Can I Deduct Gifts to My Elderly Parents?

The IRS allows you to give away money and get a tax deduction. However, the tax deduction normally applies only when you're giving money to a charity; giving money to your parents doesn't count. With that said, you may still give money to your parents in indirect ways and still receive a deduction on the money you use to help them.

  1. Qualified Medical Expenses

    • Payments you make to a qualified medical center for the care of your parents is not subject to gift taxes. You may deduct the amount from your taxable income as well. This allows you to indirectly help your parents, if they need it, by giving money to them for the payment of medical services that they need. You cannot give the money to them, however. You must make payments directly to the medical center.

    Dependent Parent

    • You may claim your parent as a dependent if you pay at least 50 percent of your parent's financial support. This would, in effect, be giving money to your parent. Your parent will be dependent on you, but you may provide money directly to her for any purpose. You will receive a tax deduction under the rules for claiming dependents.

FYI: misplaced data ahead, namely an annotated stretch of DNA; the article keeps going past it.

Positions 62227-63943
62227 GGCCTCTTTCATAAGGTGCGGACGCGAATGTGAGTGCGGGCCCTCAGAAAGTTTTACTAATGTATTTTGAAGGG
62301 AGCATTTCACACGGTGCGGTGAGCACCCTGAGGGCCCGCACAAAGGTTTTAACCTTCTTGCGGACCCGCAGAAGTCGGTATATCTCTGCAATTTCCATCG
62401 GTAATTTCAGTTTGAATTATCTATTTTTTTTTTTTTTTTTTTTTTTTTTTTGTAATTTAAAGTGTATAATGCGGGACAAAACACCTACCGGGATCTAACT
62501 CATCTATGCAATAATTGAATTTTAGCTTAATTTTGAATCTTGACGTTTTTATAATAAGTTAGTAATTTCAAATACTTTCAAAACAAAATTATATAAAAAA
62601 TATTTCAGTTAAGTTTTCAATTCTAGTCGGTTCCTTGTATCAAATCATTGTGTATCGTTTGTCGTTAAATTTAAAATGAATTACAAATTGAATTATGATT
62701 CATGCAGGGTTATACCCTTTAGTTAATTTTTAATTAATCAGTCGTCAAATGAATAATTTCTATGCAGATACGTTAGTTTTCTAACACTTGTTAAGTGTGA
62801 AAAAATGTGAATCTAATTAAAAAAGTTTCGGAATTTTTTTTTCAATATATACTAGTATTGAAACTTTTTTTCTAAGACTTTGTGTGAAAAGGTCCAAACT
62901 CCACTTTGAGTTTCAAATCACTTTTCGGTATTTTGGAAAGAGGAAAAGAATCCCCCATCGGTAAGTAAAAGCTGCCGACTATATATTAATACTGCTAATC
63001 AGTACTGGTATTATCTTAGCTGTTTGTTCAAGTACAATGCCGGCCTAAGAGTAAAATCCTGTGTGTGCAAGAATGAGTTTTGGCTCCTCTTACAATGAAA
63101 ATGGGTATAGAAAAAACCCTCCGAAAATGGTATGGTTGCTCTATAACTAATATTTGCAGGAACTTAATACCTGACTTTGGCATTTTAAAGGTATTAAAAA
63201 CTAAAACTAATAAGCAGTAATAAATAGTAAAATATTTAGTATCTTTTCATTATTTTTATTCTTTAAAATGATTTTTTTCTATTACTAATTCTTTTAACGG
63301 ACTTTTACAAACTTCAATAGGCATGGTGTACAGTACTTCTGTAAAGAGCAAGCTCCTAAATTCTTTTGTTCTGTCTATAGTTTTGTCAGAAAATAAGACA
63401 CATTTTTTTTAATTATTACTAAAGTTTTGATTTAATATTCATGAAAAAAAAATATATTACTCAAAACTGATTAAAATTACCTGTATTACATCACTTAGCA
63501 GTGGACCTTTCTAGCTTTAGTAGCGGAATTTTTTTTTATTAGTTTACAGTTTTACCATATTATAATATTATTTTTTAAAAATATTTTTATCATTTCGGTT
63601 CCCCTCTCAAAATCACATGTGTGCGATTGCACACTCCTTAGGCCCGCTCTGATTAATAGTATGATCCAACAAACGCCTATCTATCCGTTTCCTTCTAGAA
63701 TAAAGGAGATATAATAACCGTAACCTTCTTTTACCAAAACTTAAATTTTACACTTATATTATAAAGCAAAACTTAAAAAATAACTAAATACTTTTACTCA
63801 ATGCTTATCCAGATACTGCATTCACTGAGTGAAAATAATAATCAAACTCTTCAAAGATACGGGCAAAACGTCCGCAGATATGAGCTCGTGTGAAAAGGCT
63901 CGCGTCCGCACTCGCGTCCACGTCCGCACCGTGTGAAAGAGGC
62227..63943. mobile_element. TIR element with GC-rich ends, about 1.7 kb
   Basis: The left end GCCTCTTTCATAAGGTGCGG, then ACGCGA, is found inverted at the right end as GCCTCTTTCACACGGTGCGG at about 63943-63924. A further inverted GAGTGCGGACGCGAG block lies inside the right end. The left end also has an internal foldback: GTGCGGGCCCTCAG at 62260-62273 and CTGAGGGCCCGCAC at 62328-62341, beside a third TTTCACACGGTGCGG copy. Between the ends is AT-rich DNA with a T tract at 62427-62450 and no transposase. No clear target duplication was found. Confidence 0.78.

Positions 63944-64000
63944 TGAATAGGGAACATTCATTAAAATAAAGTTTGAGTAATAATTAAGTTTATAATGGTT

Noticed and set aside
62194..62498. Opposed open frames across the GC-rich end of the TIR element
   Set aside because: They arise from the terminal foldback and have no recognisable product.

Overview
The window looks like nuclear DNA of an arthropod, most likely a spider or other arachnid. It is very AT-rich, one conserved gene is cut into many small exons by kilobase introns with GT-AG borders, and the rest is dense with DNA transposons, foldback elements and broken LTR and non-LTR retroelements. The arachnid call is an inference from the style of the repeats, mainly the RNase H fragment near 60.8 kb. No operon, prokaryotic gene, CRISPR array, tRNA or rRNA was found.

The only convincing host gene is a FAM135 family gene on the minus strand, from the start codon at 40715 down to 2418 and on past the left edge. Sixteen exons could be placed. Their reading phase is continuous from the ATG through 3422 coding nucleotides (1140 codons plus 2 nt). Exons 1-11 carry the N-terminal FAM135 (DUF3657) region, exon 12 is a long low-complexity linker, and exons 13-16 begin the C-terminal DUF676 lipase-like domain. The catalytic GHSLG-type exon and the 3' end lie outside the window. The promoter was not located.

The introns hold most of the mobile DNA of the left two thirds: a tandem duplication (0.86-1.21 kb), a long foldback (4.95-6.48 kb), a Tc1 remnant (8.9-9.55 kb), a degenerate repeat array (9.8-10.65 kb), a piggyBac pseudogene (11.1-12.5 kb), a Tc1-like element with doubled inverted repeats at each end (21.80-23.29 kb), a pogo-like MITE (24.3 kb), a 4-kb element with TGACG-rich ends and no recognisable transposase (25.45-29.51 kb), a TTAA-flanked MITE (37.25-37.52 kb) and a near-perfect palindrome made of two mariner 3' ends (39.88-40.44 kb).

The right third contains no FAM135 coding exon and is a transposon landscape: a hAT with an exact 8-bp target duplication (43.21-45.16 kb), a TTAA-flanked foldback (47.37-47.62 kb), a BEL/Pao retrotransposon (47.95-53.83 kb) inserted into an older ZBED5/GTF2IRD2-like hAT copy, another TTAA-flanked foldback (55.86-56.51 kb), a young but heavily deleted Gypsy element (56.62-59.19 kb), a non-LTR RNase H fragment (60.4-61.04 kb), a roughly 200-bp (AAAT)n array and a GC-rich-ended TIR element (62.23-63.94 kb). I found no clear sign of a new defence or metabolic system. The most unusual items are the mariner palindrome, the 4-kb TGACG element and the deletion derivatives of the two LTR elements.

Benefit

    • You receive the benefit of giving money to your parents and receiving a tax deduction for doing so. Your parents receive money they need, so you both benefit. The IRS' rules for giving money away to your family are generally oriented around gift tax exclusions, but deducting gifts from income taxes allows you to take advantage of lowering your taxable income, thus increasing your net income.

    Consideration

    • Even though you can't take a deduction for giving money to your parents directly, you can still give your parents up to $13,000 per year without paying any gift taxes on this money. This direct gift to your parents might be helpful when your parents don't want to be claimed as dependents, they do not need the money for medical care but still need financial help.

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